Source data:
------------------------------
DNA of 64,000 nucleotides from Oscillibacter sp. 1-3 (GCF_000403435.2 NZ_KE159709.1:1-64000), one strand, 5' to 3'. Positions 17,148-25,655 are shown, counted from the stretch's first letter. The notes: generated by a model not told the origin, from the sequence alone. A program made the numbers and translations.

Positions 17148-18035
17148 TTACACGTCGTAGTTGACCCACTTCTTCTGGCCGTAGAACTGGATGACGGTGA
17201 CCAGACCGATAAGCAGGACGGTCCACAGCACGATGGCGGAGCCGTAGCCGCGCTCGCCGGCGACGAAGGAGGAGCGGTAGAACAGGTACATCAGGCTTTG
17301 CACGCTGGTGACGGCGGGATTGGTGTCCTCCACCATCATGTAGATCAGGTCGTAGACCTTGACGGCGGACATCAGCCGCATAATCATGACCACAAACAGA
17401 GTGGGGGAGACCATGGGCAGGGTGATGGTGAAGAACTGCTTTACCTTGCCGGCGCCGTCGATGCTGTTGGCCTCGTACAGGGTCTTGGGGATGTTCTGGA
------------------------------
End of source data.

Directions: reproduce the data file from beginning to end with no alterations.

DNA of 64,000 nucleotides from Oscillibacter sp. 1-3 (GCF_000403435.2 NZ_KE159709.1:1-64000), one strand, 5' to 3'. Positions 17,148-25,655 are shown, counted from the stretch's first letter. The notes: generated by a model not told the origin, from the sequence alone. A program made the numbers and translations.

Positions 17148-18035
17148 TTACACGTCGTAGTTGACCCACTTCTTCTGGCCGTAGAACTGGATGACGGTGA
17201 CCAGACCGATAAGCAGGACGGTCCACAGCACGATGGCGGAGCCGTAGCCGCGCTCGCCGGCGACGAAGGAGGAGCGGTAGAACAGGTACATCAGGCTTTG
17301 CACGCTGGTGACGGCGGGATTGGTGTCCTCCACCATCATGTAGATCAGGTCGTAGACCTTGACGGCGGACATCAGCCGCATAATCATGACCACAAACAGA
17401 GTGGGGGAGACCATGGGCAGGGTGATGGTGAAGAACTGCTTTACCTTGCCGGCGCCGTCGATGCTGTTGGCCTCGTACAGGGTCTTGGGGATGTTCTGGA